Sen. Dick Lugar (R-IN) has a new TV ad attacking his challenger in the Republican primary, state Treasurer Richard Mourdock. And while Lugar is currently favored in the primary, the very fact that he has a negative ad out shows the seriousness of the primary contest itself.
As Mary Beth Schneider of the Indianapolis Star says: “First negative ad I remember from Lugar ever.”
And if it’s not Lugar’s first negative spot ever, it’s certainly his first in a very, very long time.
Way back in 1974, when he was Mayor of Indianapolis, Lugar narrowly lost a Senate race to a Democratic incumbent in the middle of a Dem wave year. He then defeated another Dem incumbent in 1976 by a landslide margin. He won a 54%-46% re-election in 1982, and in the 30 years since then he has never received less than 66% of the vote — indeed, in his last race in 2006, he didn’t have any Democratic opponent at all, wining by 87%-13% against a Libertarian candidate.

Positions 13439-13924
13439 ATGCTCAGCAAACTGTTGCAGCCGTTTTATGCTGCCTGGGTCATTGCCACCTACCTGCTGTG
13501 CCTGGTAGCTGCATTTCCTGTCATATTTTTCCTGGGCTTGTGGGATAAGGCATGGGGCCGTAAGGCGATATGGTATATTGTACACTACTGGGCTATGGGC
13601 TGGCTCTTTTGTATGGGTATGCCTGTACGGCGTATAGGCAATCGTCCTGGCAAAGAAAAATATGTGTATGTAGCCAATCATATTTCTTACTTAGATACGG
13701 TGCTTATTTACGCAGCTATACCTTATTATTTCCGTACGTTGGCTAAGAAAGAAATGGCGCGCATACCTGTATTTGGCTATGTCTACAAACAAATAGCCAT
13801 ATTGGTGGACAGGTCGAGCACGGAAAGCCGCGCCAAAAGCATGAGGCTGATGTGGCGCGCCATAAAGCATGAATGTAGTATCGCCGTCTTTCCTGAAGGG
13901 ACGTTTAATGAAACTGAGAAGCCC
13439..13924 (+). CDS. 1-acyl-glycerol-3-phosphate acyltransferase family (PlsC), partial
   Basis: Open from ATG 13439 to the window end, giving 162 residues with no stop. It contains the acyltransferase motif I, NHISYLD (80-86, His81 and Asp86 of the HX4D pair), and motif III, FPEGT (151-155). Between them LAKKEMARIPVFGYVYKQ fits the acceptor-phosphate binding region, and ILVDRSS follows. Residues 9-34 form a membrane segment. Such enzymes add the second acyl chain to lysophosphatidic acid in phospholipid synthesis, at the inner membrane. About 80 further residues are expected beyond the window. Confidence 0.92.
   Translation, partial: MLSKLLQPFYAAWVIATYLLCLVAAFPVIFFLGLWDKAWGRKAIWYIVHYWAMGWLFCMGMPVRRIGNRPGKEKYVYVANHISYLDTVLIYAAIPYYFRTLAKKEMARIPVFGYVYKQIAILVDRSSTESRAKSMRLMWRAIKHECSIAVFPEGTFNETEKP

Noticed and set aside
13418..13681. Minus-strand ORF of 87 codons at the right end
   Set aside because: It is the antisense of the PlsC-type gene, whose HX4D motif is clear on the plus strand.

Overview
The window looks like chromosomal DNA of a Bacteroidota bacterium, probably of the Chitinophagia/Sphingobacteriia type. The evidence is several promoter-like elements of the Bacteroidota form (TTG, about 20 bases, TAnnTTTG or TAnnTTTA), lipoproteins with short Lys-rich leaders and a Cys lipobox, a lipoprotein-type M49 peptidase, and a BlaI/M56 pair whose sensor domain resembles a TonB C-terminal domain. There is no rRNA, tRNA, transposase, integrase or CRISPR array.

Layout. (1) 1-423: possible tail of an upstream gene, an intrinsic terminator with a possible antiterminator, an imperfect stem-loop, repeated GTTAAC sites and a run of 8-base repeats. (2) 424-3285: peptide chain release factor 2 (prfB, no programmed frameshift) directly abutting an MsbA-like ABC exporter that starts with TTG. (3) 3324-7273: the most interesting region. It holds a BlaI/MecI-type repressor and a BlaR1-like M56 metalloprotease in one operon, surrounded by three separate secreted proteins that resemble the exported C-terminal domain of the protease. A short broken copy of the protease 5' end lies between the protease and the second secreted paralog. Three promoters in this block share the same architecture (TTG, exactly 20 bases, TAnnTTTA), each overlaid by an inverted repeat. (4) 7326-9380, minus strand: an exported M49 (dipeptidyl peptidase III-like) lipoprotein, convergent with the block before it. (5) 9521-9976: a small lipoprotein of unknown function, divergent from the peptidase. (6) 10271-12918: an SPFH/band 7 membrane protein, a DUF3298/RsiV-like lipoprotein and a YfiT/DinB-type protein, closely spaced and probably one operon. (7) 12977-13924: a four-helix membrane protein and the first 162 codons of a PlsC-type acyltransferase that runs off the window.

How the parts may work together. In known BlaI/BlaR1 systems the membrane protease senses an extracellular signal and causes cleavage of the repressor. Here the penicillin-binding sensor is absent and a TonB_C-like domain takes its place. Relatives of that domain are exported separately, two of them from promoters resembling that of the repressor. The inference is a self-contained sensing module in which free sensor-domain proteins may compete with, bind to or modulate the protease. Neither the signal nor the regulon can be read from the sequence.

In short, it’s been a while since Lugar has had any sort of vulnerability.
“Whoa! Mud? Really? Mourdock and his DC cronies are attacking Senator Lugar again?” the announcer says. “Typical, desperate, 11-time candidate Richard Mourdock is throwing mud to hide his own record — like Mourdock failing to show up for his taxpayer-funded job, 66% of the time. And proposing a budget so irresponsible, one expert called it ‘ridiculous’, and ‘too goofy for words.’ Serious times demand serious leaders — that’s Dick Lugar.”
Mourdock has picked up the support of the Club For Growth, the right-wing economic group known for going after incumbent Republicans and establishment favorites in the primaries.
At the same time, Lugar has been grappling with his own tricky political issue: that he lives mainly in northern Virginia, and has not owned a home in Indiana itself since 1977, the year after he was first elected to the Senate.
Lugar’s campaign has cited the Indiana Constitution, and the opinions of current and past state attorneys general, to show that Lugar did not legally lose his residency when he left for Washington to serve the state as its senator decades ago. However, they have also struggled with the appropriate public messaging — such as comparing this legal status to that of military service.